inverse relationship

as mitotic ability goes up, potentiality (how many dif types of cells you can produce) goes down

32

What are the stages of erythropoiesis?

preliminary steps: HSC to CMP to MEP to ErP

1. Proerythroblast
2. Basophilic erythroblast
3. Polychromatic erythroblast
4. Orthchromatic erythroblast (normoblast)
5. Polychromatophilic erythrocyte (reticulocyte)

33

What is the general histological trend seen in erythropoiesis?

basophilic to eosinophilic

lose nucleus

gets smaller

34

What stage of erythropoeisis no longer has a nucleus?

a reticulocyte no longer has a nucleus

(ejected from the orthrochromatic erythroblast)

35

What is the relationship between RNA and hemoglobin as erythropoiesis proceeds?

inverse relationship

RNA decreases as cell matures, hemoglobin increases

this is why the cells go from basophilic to eosinophilic

36

What are the three types of leukopoiesis?

Granulopoeisis (all your 'phil' cells)
Monocytopoiesis (monocytes)
Lymphopoiesis (B,T,NK cells)

37

Which types of leukopoiesis are actually derived from the myeloid stem cell line, not the lymphoid line?

granulopoeisis
monocytopoeisis

38

What processes does the myeloid stem cell line participate in?

erythropoeisis
thrombopoeisis
granulopoeisis
monocytopoeisis

39

What is the basic granulopoeisis pattern?

(in order)

common myeloid progenitor
myeloblast
promyelocyte
myelocyte
metamyelocyte
band cell (idk what this is)
mature cell

40

What is the basic lymphopoeisis pattern?

hematopoietic stem cell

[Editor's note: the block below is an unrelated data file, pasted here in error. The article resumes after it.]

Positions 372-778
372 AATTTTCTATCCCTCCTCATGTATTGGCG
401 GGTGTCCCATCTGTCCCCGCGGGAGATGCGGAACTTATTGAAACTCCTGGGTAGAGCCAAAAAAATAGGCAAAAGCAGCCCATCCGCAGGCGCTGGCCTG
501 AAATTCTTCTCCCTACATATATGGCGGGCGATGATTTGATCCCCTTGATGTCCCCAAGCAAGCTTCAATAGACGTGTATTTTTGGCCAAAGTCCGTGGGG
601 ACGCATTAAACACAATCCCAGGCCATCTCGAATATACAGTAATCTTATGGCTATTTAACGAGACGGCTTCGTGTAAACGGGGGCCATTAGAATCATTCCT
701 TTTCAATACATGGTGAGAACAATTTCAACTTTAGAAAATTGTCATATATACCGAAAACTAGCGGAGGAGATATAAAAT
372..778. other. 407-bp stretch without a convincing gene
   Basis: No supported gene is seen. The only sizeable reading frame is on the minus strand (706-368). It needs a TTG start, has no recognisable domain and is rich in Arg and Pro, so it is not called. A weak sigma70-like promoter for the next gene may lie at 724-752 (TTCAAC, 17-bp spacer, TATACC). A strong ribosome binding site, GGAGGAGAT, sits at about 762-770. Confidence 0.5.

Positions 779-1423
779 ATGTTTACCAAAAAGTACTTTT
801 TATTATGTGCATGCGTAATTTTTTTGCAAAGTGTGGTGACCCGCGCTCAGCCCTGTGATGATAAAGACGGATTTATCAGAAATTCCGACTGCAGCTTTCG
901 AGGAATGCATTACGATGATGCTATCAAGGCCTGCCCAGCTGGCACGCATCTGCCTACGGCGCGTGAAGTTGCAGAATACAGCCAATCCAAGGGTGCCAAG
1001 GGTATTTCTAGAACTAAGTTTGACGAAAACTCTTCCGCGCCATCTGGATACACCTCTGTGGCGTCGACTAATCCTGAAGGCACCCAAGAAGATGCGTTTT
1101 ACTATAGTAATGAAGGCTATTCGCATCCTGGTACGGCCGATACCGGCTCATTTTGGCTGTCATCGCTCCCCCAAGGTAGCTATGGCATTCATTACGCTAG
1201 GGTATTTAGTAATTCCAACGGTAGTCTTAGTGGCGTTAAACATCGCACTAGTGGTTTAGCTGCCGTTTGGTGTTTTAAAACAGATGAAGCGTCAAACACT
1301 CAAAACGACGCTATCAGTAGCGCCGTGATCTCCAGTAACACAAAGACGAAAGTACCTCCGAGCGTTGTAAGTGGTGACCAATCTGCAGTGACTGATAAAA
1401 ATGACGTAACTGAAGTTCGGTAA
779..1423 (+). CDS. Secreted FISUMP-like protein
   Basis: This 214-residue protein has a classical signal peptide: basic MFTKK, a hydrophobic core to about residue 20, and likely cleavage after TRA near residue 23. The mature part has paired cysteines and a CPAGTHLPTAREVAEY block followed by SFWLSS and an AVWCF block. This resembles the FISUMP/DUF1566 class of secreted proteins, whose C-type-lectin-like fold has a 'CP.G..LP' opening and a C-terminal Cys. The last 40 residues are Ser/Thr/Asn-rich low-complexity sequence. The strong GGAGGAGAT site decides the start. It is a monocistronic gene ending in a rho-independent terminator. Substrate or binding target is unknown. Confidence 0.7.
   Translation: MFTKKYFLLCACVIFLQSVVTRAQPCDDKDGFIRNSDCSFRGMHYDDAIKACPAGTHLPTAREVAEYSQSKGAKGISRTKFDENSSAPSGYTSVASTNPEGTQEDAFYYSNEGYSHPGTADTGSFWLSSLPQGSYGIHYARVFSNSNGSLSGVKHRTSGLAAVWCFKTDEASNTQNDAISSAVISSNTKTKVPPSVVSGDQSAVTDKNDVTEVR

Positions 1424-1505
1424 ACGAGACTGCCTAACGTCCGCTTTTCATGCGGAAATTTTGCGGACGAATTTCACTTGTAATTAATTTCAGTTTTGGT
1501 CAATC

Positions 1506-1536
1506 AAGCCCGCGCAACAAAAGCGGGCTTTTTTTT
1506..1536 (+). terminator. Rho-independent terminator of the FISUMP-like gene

common lymphoid progenitor
(lots of other steps she doesn't go into)
mature cell (T, B, NK cells)

41

What is the basic thrombopoeisis (making platelets) pattern?

hematopoietic stem cell
common myeloid progenitor
megakaryocyte/erythrocyte progenitor
megakaryoctye progenitor
megakaryoblast
megakaryocyte
platelets!

42

Describe a megakaryocyte

very big--50-70 um
multilobed nucleus
scattered azurphilic granules
polyploid cells (64 N)

43

Where are megakaryocytes located?

near sinusoids in bone marrow

44

How are platelets made from megakaryocytes?

small bits of cytoplasm are separated from periphery of megakaryocytes

cytoplasm of megakaryocytes looks "foamy" where this is occurring

45

For all the processes discussed in this lecture (like erythpoeisis and shit), what is the general pattern of cell development?

hematopoeitic stem cell

either common myeloid or lymphoid stem cell

then the PROGENITOR cell of whatever you're trying to make

then the -BLAST cells of whatever cell you're trying to make

them the -CYTE cells of whatever cell you're trying to make

then the mature cell!

46

Where is bone marrow located?

within medullary cavity and spaces of spongy bone

47

What does bone marrow consist of?

sinusoids (sinusoidal capillaries)
hematopoietic cords

48

What's happening in the hematopoietic cords of bone marrow?

developing blood cells, megakaryocytes, macrophages, mast cells, adipocytes

(cords located in clusters near sinusoids)

49

What do adventitial (reticular) cells do?

they send sheetlike extensions into the hematopoietic cords to provide support for developing blood cells and stimulate differentiation of progenitor cells

50

What is the bone marrow cellularity? How do you calculate it?

ratio of hematopoietic cells to adipocytes

BMC = 100 - age plus or minus 10%

ex: mine is 100-22 = 88ish (depressing)

decreaeses with age